An American family we knew when I was a teenager had this tradition of giving each other pyjamas for Christmas and I always thought it was such a lovely thing to do. It has a bit more context in a cold country than it did in Trinidad though! Useful too because we have a habit of never buying anything new until what we own is absolutely threadbare. I’m sure Talitha and I will have such fun choosing pyjamas for Laurence and I can’t wait to choose something really cute for her.

Day 25: Make Christmas shaped pancakes
My mother has always had a strong tradition of laying on an enormous Christmas breakfast. I look forward to doing something similar. I’m thinking wheat and dairy free pancakes in the shape of stars, with an elf or reindeer for Talitha. We’ll also have lots of fruit, some turkey bacon (we’re a pork free household too, alas) and a lovely syrup or jam from a Christmas market.

What do you have planned?

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It’s beginning to look a bit like Christmas…already

The Christmas thing seems to be happening for us so much earlier this year. Usually I’d blame it on commercialism and certainly it was weird walking into The Co-operative today and seeing all the merry banners. However, other markers are ushering us into the season sooner than I expected.

In an attempt to make this the year I don’t get ulcers stressing over last minute Christmas presents and the state of our bank account, I’ve been shopping gradually and putting things aside. Talitha’s presents are all done now, except for the stocking fillers, which we’re saying are from Santa.

Soaking fruits for black cake

Which brings us to a question we’ve not really asked ourselves before. What are we going to say about good ol’ St Nick? Do we pretend he’s real but be visibly half-serious? Do we go all in for it? Do we ignore it altogether? I’d love to know what other families, of any faith or none, do.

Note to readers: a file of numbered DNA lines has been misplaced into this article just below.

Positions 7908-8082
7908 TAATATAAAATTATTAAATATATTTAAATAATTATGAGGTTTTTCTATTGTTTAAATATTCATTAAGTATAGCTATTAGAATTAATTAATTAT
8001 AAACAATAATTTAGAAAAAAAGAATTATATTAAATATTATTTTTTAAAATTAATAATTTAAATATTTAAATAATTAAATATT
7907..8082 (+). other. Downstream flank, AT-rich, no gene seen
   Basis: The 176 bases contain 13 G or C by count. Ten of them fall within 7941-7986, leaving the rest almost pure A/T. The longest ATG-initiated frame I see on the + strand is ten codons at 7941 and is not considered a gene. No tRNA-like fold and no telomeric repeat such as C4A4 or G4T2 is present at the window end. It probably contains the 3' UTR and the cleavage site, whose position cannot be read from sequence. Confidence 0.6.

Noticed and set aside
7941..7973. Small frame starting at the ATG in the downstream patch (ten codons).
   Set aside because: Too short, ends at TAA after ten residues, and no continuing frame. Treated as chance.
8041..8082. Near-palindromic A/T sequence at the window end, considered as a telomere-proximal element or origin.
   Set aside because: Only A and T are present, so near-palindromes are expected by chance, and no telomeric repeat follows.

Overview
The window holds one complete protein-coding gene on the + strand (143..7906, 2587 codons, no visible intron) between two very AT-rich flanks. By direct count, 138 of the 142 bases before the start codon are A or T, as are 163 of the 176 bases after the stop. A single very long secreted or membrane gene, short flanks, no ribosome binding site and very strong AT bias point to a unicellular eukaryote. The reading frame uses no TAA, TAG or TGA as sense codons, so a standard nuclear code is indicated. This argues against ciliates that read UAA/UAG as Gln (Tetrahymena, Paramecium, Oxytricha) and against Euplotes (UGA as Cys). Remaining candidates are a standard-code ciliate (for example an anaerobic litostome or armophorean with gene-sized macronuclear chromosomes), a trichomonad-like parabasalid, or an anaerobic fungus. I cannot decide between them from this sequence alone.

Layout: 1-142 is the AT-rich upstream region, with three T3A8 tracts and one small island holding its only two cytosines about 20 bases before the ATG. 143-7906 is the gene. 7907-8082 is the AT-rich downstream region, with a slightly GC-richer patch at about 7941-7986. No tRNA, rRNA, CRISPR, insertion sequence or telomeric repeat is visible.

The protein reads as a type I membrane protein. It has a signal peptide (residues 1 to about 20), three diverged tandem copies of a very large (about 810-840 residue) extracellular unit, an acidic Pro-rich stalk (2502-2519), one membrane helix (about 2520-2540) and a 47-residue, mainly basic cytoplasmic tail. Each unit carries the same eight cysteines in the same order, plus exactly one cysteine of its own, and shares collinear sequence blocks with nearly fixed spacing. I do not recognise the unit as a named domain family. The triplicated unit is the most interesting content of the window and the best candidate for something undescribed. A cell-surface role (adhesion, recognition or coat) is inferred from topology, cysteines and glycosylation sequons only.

Certainly, whenever the subject of Christmas comes up – and it does because of all this flipping point of sale marketing everywhere – I say that Christmas is coming and that Christmas is Jesus’ birthday. I tell her that we celebrate Christmas to thank God for Jesus and to remember that He will come again.

I guess that’s the other reason why Christmas feels like it’s entering our lives so early this year. I didn’t grow up with Advent at all. I think maybe it was considered a Roman Catholic and Anglican thing and we weren’t either. Yet I’ve come to really appreciate it in the years I’ve lived in England. It’s a beautiful way of preparing our hearts for Christmas. So, this year I’m making an Advent calendar and preparing little activities that point to Jesus throughout the month because, for us, Christmas is about so much more than warm feelings of togetherness.

Not that those feelings are being neglected either. I really want this to be a special time for our family and for our children to grow up with traditions that they remember, like the tree going up in early December.

Pouring rum over fruits for black cake

So, I’ve already started one tradition I hope to commit to in years to come. Today, Talitha and I soaked the fruits for our Trini Christmas black cake. Dates, currants, raisins, sultanas, mixed peel, cherries and almonds, soaked in Angostura bitters, cherry brandy and dark rum. I felt more than a little odd popping into The Co-op for rum in the middle of the day. I felt even weirder letting my two-year-old pour all the alcohol into the fruit! We’ll let that soak for a month and hopefully let that be our November tradition.